New novel tobacco and nicotine products are “harmful” according to a new report released from the Standing Committee of European Doctors (CPME), who represent national medical associations across Europe.
The report, which was published on 16 November, says that the CPME is “highly concerned about the health risks of emerging novel tobacco and nicotine products”, highlighting that they fall into “dangerous regulatory gaps”.
While the report specifies that tobacco remains “the single most lethal human product and single largest avoidable cause of premature death and disability worldwide”, it also highlights that the “typical use of electronic cigarettes produces an aerosol that includes toxic substances that have known health effects, resulting in a range of significant pathological changes”.
The report includes a list of policy recommendations, calling on policy-makers to prohibit health claims for and use of such new tobacco alternatives, which includes both electronic cigarettes and heated tobacco products.
The CPME specify that this includes prohibiting claims related to their effectiveness as smoking cessation aids as well as their marketing and promotion to non-smokers and children.
An increasing awareness and acceptance of the harmfulness of traditional smoking, combined with strong regulation and surveillance of tobacco and nicotine products, has seen the number of people looking to quit or reduce their tobacco intake increase.
As a result, demand for novel tobacco products has been growing rapidly in recent years and industry has introduced a varied selection of novel alternatives to the market.
Electronic cigarettes and novel tobacco products have emerged as alternatives to traditional smoking, which is responsible for nearly 700,000 deaths every year in the EU.
Both of these products are often promoted, especially to regulators, as conventional smoking cessation tools, despite the fact that there is limited evidence on the impact of their use of conventional smoking or on the relative harm of their use compared to conventional cigarette smoking, the report said.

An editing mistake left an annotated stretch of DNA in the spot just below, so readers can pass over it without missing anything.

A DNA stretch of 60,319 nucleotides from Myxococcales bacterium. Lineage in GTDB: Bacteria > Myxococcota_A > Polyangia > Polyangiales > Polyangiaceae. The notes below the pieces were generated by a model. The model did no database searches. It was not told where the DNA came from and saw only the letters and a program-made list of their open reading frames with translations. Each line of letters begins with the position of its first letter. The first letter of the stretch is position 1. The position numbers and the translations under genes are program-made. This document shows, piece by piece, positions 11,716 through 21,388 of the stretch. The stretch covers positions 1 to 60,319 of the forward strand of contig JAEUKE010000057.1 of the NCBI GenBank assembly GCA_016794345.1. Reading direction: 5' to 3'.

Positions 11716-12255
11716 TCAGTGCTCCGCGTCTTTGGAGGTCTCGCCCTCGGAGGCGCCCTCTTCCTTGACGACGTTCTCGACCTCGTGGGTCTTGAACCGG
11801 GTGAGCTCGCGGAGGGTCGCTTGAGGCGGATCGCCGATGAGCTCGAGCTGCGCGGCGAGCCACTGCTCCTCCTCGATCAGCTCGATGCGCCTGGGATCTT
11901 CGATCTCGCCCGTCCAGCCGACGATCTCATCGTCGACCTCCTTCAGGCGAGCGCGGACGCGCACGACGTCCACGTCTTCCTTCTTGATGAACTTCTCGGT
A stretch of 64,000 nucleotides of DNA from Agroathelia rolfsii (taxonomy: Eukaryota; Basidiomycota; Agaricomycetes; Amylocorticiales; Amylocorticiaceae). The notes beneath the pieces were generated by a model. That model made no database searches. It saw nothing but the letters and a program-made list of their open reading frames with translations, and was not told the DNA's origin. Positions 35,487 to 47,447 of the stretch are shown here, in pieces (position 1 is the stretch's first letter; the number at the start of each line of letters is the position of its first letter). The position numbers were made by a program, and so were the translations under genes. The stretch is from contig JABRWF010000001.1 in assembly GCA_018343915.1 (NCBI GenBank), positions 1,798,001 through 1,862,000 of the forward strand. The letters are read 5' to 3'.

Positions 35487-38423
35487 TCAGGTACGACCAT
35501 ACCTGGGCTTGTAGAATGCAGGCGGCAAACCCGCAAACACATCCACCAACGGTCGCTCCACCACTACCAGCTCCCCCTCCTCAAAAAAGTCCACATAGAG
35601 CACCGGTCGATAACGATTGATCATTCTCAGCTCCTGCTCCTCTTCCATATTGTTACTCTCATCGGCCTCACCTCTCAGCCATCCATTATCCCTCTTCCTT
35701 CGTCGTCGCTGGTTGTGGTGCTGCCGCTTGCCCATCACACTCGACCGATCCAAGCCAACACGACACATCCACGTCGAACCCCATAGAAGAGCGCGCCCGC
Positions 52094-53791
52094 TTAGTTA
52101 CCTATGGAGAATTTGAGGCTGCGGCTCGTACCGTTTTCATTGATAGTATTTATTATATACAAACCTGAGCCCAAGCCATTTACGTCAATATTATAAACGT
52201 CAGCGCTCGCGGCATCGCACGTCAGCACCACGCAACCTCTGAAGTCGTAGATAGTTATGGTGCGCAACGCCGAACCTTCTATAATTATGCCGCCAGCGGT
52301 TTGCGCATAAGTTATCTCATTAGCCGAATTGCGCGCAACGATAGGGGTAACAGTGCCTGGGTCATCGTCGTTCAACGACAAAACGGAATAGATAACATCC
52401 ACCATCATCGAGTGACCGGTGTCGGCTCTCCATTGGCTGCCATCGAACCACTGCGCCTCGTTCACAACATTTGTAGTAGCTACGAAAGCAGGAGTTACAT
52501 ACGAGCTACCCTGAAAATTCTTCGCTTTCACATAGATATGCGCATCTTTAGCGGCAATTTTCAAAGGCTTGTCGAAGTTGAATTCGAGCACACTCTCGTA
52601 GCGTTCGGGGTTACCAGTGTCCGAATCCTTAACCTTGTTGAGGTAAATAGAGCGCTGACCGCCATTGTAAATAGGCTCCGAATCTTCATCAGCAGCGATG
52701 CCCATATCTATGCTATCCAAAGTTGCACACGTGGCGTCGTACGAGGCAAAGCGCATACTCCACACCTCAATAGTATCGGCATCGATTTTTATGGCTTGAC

The report states that the use of these products are not limited to those that are looking to stop or reduce their use of tobacco, but also those that find these novel products attractive and fashionable.
This includes young people, who the report identifies as “particularly susceptible” to both the appeal of these products and to nicotine addiction. Nicotine dependence has been correlated with adverse effects on the cardiovascular system and on the development of foetuses during pregnancy.
The report also states that there is a growing body of evidence which suggests that “e-cigarettes among children and teenagers serves as a gateway to conventional cigarette smoking”.
The EU Tobacco Products Directive currently governs the manufacture, presentation and sale of tobacco and related products, including the safety and quality requirements for e-cigarettes, their packaging and labelling, and the monitoring and reporting of developments related to e-cigarettes.
To date, the European Commission has been quite aggressive against these novel tobacco products, even comparing them with “poison“.
In several interviews with EURACTIV, former EU Health Commissioner Vytenis Andriukaitis insisted that although fewer than traditional smoking, these products still pose health dangers.
The Lithuanian politician emphasised that they should be in no way be a means of smoking cessation as there are other therapies approved by the medical community.
The tobacco industry and some scientists have said that these novel tobacco products cause much less harm compared to conventional smoking, considering that they are non-tobacco products that can deliver nicotine to smokers. They also refer to studies saying that these products can help smokers kick the habit completely.
In 2021, the European Commission is expected to submit a report on the application of the directive, including market developments concerning e-cigarettes and novel tobacco products.